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abciximab

Abciximab

Abciximab is made from the Fab fragments of an immunoglobulin that targets the glycoprotein IIbIIIa receptor on the platelet membrane.

Abciximab (previously known as c7E3 Fab), a glycoprotein IIb/IIIa receptor antagonist manufactured by Janssen Biologics BV and distributed by Eli Lilly under the trade name ReoPro, is a platelet aggregation inhibitor mainly used during and after coronary artery procedures like angioplasty to prevent platelets from sticking together and causing thrombus (blood clot) formation within the coronary artery. It is a glycoprotein IIb/IIIa inhibitor.

While abciximab has a short plasma half-life, due to its strong affinity for its receptor on the platelets, it may occupy some receptors for weeks. In practice, platelet aggregation gradually returns to normal about 96 to 120 hours after discontinuation of the drug 1).

Rx: 0.25 mg/kg IV bolus over at least 1 min, 10-60 min before start of PCI, THEN

0.125 mcg/kg/min IV continuous infusion for 12 hr; not to exceed infusion rate of 10 mcg/min


Patel et al. evaluated the efficacy of treatment of acute thrombus formation with abciximab, as well as the results of pre-procedure platelet inhibition testing.

Acute thrombus formation was encountered in five patients following PED placement (5%). Early angiographic signs were present in all cases and included progressive stagnation of blood flow in covered side branches, occlusion of covered side branches, excessive stagnation of blood flow in the target aneurysm, as well as occlusion of the target aneurysm. These sequelae completely resolved following abciximab treatment in all five cases, with no permanent neurological morbidity or mortality. Four of the five patients had a pre-procedure P2Y12 value >200 (range 201-227).

Progressive stagnation or occlusion of covered side branches or target aneurysm are early angiographic signs of acute thrombus formation following PED placement and should prompt immediate treatment with a glycoprotein IIb/IIIa inhibitor. Platelet inhibition testing may help identify those patients who are at an increased risk for this complication 2).


A review provides a comprehensive evaluation of the current published literature pertaining to the use of all available GP IIb/IIIa inhibitors for thromboembolic complications, providing recommendations for dosing and administration of abciximab, eptifibatide, and tirofiban based on previously published rates of efficacy and intracranial hemorrhage 3).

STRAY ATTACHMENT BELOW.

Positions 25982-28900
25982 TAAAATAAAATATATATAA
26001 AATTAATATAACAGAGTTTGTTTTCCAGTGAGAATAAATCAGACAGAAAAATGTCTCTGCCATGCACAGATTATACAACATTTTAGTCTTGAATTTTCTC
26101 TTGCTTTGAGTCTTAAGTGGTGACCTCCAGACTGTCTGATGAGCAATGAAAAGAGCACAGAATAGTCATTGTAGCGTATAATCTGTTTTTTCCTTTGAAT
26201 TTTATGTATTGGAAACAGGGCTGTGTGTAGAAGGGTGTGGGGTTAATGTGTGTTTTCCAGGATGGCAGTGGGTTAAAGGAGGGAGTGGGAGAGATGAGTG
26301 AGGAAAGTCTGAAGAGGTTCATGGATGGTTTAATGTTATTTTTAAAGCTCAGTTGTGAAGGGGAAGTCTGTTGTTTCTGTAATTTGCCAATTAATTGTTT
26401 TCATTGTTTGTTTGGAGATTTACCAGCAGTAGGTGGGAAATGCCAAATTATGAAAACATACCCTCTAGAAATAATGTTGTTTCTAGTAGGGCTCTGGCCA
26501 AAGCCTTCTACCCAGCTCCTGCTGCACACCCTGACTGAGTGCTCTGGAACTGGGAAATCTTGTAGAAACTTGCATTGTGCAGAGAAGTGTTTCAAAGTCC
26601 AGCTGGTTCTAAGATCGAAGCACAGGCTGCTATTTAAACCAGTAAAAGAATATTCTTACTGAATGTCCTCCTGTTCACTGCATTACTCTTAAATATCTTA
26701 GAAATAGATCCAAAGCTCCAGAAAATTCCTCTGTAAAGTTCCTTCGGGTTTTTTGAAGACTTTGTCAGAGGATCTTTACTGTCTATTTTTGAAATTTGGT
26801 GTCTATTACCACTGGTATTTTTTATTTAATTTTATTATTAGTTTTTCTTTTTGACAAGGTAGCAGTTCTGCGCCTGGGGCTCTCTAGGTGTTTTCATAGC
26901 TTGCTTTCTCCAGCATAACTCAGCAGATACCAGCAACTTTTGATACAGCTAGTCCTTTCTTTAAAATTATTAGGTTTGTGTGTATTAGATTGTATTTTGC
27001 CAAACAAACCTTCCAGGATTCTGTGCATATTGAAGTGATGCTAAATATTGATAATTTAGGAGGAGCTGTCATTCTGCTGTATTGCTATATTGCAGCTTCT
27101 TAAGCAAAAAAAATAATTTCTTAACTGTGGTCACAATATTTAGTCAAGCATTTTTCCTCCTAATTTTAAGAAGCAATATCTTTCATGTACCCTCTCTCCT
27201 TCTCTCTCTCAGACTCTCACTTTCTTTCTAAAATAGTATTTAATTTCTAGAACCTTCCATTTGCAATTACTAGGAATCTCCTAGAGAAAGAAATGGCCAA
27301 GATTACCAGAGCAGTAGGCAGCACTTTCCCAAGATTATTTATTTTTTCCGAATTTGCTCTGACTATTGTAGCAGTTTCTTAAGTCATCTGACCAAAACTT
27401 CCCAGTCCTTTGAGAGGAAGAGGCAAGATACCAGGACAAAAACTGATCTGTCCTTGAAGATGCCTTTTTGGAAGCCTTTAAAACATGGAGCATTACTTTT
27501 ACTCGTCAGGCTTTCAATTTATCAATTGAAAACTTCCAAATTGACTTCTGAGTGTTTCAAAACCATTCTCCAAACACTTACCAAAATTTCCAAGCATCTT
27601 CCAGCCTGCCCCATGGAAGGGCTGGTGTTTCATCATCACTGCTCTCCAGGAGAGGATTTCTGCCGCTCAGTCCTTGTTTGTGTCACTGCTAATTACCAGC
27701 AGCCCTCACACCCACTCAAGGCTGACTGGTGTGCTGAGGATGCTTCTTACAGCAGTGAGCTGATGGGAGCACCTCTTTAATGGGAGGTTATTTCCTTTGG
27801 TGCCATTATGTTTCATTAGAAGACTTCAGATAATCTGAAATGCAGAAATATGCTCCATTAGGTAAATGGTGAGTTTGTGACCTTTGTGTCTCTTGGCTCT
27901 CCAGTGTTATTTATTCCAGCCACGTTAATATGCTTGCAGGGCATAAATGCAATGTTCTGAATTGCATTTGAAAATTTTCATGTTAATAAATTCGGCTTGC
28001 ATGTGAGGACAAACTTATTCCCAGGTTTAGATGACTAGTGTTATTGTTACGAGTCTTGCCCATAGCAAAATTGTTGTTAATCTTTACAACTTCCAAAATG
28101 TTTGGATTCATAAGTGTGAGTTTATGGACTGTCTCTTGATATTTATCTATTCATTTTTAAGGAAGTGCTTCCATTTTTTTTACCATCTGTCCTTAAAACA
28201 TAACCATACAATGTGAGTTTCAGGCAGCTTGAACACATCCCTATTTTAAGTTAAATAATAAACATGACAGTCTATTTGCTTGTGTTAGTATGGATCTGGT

Abciximab produces a high rate of angiographic improvement and a low incidence of postprocedural infarct in neuroendovascular procedures complicated by thromboemboli. IA abciximab produces greater angiographic improvement than IV treatment. Postprocedural infarction is less common in patients with complete angiographic response than in those with partial or no response 4).


In acute ICA-MCA/distal ICA occlusions, extracranial stenting followed by intracranial IA Abciximab and thrombectomy appears feasible, effective, and safe. Further evaluation of this treatment strategy is warranted 5).


There was no statistically significant difference in the rate of ischemic stroke or postprocedural hemorrhage with the use of abciximab compared with the use of eptifibatide in treatment of intraprocedural thrombosis 6).

1)
Tanguay, J.F., Eur Heart J 1999; 1 (suppl E): E27-E35
2)
Patel A, Miller TR, Shivashankar R, Jindal G, Gandhi D. Early angiographic signs of acute thrombus formation following cerebral aneurysm treatment with the Pipeline embolization device. J Neurointerv Surg. 2017 Nov;9(11):1125-1130. doi: 10.1136/neurintsurg-2016-012701. Epub 2016 Oct 21. PubMed PMID: 27770038.
3)
Dornbos D 3rd, Katz JS, Youssef P, Powers CJ, Nimjee SM. Glycoprotein IIb/IIIa Inhibitors in Prevention and Rescue Treatment of Thromboembolic Complications During Endovascular Embolization of Intracranial Aneurysms. Neurosurgery. 2017 May 3. doi: 10.1093/neuros/nyx170. [Epub ahead of print] PubMed PMID: 28472526.
4)
Kansagra AP, McEachern JD, Madaelil TP, Wallace AN, Cross DT 3rd, Moran CJ, Derdeyn CP. Intra-arterial versus intravenous abciximab therapy for thromboembolic complications of neuroendovascular procedures: case review and meta-analysis. J Neurointerv Surg. 2017 Feb;9(2):131-136. doi: 10.1136/neurintsurg-2016-012587. Epub 2016 Aug 18. PubMed PMID: 27540089.
5)
Al-Mufti F, Amuluru K, Manning NW, Khan I, Peeling L, Gandhi CD, Prestigiacomo CJ, Pushchinska G, Fiorella D, Woo HH. Emergent carotid stenting and intra-arterial abciximab in acute ischemic stroke due to tandem occlusion. Br J Neurosurg. 2017 Oct;31(5):573-579. doi: 10.1080/02688697.2017.1297377. Epub 2017 Mar 15. PubMed PMID: 28298139.
6)
Adeeb N, Griessenauer CJ, Moore JM, Foreman PM, Shallwani H, Motiei-Langroudi R, Gupta R, Baccin CE, Alturki A, Harrigan MR, Siddiqui AH, Levy EI, Ogilvy CS, Thomas AJ. Ischemic Stroke After Treatment of Intraprocedural Thrombosis During Stent-Assisted Coiling and Flow Diversion. Stroke. 2017 Apr;48(4):1098-1100. doi: 10.1161/STROKEAHA.116.016521. Epub 2017 Feb 28. PubMed PMID: 28246277.
abciximab.txt · Last modified: 2017/12/26 17:25 by administrador